The Brotherhood of Hindu-Muslim Clerics

The maulvi says TV is haram. The sadhu says gambling is immoral.

Baba Ramdev and Maulana Madani
Under the skin they are the same, so what tells the mullah apart from the swami? Nothing. If we ignore the outside perception, then it is quite another matter. There is bound to be an Us vs. Them battle for the worse agent of regression. The mullahs win because the way they dress is pretty much how many traditional Muslims dress. The sadhu’s robes are restricted to the ashram community or the occasional flash of saffron donned by political leaders of a religious stripe.

Two recent reports have brought the underlying similarities to light and in fact raises questions about how religion is viewed by those responsible for propagating it. It is interesting that they seem clueless and appear to be more interested in playing god themselves. The media, predictably, plays to the gallery and especially in the case of Muslims tries desperately to get the moderate or liberal faces, though one is not quite certain about the distinction between the moderate and the liberal in this context. It is assumed that the Muslim community is held hostage by the utterings of a handful of mullahs and consolidates such a viewpoint. Curiously, they use other religious figures or scholars of Islam as the voices of reason, quite forgetting that the large populace has no such scholarly knowledge or interest and faith is just one more way to express their beliefs and identities.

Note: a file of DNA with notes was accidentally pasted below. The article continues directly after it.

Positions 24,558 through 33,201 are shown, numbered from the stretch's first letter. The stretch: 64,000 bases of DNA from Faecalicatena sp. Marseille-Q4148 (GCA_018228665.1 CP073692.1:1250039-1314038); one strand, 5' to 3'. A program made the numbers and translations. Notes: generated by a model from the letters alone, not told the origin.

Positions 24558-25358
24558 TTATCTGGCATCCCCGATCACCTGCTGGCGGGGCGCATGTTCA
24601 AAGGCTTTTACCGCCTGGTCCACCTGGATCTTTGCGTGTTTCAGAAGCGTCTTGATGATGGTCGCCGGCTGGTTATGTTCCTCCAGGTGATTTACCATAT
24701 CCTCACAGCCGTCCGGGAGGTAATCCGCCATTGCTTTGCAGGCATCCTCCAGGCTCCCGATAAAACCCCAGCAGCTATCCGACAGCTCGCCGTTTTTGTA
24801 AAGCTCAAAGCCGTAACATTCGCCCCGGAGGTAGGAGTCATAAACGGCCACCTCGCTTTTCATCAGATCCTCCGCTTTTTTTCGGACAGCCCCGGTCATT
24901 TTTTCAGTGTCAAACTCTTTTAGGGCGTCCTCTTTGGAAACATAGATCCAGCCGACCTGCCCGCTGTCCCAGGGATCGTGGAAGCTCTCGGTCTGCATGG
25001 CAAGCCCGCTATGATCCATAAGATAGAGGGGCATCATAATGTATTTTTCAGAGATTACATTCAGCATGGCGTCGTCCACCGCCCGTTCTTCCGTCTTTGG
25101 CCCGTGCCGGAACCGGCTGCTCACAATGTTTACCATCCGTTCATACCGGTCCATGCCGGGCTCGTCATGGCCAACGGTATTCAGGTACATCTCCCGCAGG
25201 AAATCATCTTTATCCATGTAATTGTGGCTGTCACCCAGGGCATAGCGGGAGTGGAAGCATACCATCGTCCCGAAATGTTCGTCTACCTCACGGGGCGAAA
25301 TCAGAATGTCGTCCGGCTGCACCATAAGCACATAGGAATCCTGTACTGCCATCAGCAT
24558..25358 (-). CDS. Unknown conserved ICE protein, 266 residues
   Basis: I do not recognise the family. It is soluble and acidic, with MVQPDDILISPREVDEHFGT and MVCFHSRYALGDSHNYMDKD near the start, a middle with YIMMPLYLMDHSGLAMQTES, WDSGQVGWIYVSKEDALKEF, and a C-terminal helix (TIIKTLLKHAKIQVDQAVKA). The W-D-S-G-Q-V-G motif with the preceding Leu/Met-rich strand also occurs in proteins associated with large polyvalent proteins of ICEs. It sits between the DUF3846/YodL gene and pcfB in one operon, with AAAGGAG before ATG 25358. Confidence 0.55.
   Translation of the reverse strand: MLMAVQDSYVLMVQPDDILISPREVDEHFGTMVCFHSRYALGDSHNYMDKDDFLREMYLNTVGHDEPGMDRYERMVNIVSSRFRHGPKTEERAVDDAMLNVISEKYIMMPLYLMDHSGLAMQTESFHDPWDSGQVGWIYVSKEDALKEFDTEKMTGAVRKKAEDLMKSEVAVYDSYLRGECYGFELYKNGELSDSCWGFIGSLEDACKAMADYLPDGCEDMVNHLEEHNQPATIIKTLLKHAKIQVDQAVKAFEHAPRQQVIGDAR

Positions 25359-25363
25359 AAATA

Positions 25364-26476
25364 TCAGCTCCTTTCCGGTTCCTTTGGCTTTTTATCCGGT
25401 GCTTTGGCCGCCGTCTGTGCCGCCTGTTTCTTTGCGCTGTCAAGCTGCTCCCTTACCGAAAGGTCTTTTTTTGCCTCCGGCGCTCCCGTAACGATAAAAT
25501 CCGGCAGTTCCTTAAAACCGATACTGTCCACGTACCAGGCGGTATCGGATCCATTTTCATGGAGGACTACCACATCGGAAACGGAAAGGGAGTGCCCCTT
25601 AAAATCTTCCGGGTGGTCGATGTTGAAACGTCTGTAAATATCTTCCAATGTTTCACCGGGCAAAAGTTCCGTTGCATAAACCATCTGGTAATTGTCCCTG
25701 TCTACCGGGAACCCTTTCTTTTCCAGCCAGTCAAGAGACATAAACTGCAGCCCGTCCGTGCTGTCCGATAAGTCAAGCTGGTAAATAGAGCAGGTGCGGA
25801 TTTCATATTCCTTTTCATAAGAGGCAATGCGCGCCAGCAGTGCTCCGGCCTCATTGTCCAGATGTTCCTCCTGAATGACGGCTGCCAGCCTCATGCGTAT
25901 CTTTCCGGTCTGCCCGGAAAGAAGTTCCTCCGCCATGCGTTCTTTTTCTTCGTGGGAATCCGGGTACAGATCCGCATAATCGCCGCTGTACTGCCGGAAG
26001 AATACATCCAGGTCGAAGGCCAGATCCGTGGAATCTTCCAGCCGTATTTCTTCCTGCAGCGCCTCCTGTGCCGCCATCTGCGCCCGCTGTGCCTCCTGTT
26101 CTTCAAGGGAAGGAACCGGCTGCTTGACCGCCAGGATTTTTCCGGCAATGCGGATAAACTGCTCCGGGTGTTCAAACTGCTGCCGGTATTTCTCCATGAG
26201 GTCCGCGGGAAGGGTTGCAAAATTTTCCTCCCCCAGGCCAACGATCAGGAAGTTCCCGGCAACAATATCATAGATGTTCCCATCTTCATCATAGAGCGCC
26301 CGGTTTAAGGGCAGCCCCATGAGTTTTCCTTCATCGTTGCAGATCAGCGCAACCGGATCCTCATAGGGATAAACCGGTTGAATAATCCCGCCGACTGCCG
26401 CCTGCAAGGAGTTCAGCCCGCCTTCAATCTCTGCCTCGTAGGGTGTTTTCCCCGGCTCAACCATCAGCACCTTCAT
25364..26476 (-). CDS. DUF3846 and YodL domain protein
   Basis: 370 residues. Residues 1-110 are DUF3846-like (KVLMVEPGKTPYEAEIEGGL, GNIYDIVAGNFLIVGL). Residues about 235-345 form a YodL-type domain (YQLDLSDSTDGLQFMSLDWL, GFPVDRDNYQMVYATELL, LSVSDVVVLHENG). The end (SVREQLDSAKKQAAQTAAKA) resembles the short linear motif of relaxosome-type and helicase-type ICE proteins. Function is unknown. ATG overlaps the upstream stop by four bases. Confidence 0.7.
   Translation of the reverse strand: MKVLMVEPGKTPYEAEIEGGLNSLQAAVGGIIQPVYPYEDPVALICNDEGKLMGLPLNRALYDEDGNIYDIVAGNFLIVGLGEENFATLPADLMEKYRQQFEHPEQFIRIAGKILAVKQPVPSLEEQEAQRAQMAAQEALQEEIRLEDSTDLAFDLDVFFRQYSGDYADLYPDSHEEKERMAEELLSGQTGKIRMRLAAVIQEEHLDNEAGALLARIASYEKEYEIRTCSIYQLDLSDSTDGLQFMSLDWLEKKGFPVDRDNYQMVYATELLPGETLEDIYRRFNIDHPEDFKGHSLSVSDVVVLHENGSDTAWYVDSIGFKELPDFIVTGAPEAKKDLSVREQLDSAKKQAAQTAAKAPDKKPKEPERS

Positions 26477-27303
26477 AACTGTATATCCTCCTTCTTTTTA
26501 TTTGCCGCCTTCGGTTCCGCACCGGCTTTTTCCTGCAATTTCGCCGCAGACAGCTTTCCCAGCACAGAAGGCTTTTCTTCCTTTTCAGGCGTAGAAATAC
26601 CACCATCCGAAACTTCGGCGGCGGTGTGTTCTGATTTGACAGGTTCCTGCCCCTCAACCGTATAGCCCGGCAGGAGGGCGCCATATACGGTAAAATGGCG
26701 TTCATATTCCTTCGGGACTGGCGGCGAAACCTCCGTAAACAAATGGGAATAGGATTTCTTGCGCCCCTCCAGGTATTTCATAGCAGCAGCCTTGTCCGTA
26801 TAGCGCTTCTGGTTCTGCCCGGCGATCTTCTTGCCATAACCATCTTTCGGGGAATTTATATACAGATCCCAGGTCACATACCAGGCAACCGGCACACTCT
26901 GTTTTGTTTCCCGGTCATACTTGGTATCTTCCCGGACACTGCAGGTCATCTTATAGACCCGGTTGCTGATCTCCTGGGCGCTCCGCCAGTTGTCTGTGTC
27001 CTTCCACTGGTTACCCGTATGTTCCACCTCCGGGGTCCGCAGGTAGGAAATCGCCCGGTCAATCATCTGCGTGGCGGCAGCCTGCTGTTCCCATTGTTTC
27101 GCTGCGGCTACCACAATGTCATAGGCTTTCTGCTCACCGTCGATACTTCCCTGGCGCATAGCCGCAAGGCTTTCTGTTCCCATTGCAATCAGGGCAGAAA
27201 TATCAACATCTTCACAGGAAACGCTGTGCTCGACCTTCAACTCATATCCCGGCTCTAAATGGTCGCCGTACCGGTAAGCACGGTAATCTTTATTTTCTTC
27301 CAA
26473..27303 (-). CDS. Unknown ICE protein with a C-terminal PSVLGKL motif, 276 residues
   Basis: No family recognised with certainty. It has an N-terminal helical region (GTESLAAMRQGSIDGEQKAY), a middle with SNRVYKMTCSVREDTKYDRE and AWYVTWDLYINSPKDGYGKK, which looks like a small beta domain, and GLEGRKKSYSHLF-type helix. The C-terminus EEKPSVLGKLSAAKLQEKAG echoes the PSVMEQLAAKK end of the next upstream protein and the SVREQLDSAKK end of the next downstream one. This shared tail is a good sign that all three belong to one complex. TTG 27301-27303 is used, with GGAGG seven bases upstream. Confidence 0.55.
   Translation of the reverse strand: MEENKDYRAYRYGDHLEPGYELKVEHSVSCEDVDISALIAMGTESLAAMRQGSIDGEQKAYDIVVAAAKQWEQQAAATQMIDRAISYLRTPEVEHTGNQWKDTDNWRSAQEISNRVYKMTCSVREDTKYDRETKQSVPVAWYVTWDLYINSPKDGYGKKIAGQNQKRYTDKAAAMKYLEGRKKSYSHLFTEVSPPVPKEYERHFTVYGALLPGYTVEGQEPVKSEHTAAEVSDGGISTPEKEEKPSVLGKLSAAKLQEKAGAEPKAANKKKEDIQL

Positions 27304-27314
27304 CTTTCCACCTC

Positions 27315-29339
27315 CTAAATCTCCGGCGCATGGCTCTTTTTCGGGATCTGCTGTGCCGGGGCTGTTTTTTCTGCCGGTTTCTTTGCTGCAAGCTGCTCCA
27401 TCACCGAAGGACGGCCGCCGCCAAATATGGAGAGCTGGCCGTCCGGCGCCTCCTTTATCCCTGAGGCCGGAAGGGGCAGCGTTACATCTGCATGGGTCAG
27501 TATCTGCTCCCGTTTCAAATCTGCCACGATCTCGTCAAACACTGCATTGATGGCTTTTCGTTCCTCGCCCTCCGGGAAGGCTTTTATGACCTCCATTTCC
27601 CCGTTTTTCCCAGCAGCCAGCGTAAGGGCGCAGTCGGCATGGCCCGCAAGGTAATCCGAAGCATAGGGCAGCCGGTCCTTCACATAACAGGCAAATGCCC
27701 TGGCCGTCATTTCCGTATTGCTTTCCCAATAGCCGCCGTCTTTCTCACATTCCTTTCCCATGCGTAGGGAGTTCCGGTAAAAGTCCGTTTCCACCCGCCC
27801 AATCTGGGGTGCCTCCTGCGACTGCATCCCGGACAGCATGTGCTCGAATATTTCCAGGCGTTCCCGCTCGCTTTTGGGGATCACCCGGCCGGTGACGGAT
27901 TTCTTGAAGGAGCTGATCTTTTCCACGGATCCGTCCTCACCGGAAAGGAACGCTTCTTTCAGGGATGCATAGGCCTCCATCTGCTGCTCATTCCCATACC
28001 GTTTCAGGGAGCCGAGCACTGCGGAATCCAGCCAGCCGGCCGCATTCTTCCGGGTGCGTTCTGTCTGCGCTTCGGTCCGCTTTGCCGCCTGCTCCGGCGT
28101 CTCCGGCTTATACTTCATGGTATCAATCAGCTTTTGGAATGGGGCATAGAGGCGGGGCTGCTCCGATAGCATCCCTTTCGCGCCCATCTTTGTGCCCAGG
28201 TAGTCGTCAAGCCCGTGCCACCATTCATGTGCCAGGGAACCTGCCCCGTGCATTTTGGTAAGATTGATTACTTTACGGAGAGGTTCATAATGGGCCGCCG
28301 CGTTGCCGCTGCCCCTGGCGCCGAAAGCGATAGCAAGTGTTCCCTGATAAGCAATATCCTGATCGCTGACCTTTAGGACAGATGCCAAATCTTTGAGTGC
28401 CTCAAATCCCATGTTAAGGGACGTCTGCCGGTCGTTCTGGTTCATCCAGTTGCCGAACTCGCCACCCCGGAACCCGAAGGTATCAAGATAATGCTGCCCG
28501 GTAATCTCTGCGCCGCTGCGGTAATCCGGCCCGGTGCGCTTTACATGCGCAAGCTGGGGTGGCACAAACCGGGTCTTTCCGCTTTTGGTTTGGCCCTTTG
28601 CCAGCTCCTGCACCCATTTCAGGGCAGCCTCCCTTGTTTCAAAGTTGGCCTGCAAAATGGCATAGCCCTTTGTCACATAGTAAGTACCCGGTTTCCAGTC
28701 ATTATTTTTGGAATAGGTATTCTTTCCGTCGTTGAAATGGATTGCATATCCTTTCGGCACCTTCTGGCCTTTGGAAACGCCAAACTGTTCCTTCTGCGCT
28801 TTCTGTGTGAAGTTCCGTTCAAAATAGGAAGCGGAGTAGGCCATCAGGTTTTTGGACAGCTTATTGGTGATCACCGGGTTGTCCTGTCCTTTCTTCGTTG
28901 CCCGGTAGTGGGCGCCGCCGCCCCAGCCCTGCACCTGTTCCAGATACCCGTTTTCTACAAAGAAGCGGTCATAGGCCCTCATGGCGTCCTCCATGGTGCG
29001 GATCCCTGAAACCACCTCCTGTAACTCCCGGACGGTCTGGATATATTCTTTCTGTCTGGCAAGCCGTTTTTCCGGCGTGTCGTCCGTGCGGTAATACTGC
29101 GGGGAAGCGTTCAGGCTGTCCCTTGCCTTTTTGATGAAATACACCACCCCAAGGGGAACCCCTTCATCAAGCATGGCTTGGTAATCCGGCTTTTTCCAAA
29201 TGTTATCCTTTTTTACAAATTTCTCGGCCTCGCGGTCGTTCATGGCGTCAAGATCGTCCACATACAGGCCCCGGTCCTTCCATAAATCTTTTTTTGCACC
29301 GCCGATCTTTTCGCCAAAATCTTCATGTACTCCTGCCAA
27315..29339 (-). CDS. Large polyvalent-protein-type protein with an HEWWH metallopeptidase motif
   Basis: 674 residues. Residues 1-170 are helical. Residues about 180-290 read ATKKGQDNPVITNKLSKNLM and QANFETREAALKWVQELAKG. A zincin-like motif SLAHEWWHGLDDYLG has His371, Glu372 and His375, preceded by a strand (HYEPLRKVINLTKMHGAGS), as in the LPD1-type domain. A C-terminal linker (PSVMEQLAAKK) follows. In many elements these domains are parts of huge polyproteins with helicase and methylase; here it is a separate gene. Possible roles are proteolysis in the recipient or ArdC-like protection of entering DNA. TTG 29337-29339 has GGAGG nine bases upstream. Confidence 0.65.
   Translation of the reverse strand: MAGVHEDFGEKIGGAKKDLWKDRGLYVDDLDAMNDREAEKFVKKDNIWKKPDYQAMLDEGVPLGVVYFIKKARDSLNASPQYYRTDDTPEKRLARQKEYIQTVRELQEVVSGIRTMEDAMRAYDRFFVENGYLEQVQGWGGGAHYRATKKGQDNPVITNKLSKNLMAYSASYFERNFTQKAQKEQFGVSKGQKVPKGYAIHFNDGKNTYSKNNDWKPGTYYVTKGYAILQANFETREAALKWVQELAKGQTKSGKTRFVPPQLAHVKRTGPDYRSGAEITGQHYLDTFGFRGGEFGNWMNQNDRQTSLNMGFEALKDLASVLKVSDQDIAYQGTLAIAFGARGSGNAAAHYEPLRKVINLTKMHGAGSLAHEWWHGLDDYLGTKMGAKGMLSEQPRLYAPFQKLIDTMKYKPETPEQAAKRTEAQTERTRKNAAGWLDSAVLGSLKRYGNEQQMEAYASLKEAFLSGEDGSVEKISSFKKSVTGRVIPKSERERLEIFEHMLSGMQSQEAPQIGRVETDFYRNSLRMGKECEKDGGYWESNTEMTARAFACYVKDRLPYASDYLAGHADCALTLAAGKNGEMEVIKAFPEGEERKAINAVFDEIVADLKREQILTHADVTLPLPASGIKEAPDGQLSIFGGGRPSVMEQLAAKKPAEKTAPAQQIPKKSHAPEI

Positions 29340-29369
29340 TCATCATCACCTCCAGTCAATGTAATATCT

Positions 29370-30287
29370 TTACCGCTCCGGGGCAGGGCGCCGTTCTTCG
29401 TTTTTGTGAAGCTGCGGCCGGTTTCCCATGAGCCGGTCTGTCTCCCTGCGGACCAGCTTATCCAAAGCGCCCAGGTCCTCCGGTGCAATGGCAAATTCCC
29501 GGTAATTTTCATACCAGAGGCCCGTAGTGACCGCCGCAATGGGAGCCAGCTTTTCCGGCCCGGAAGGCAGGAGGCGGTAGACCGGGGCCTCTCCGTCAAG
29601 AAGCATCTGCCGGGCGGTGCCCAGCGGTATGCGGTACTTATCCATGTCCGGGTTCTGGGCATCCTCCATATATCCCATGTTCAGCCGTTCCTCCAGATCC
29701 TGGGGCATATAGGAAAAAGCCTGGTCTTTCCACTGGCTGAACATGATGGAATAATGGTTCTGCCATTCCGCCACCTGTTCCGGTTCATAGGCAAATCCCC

This does not suit the Indian media, so you have a screaming headline: ‘TV and cinema are SATAN’S TOOLS’. Jamiat Ulema-i-Hind (JUH) chief Mahmood Madani has declared:

“Watching television and cinema are haram. They are the tools of Satan and must be buried as soon as possible.”

This debate has been going on for years. and Madani is right that only such sensational pronouncements are reported. Education and employment reservations may lend themselves to panel discussions, but not quick news stories. The anti-polio stand has fewer takers than the anti-condom stand.

A moot point here is that rarely is there a poser regarding how these maulvis themselves appear on television to promote their version of religion or indulge in political discussions. If television is haram, then what are they doing before the cameras? Why are they using the internet to advise believers about everything from sexuality to health issues?

Maulana Madani on TV
Will the media have the courage to ban these religious authorities and then let us see how their views are made available? It is a mutually-beneficial game they both play, and it reached its absolute nadir when they had the audacity to conduct a kangaroo court on TV in the Gudiya case, where clerics debated about a young woman’s marital fate. How different is it from fatwas and underworld diktats or even regional politicians holding court and dispensing justice?

The progressive mullahs, usually the likes of Maulana Wahiduddin Khan, state, “By asking Muslims to boycott television and films, they are Islamising non-Islamic issues.” He goes on to answer his own query: “How many Muslims will listen to them and switch off their television sets?” Precisely. However, what exactly are non-Islamic issues? Islam or any other religion can be applied to any field or behaviour, if the believers want it to be so. There is no reason to drag in Islam at all simply because by doing so such scholars make these issues haram, for to the faithful anything ‘non-Islamic’ will be unacceptable.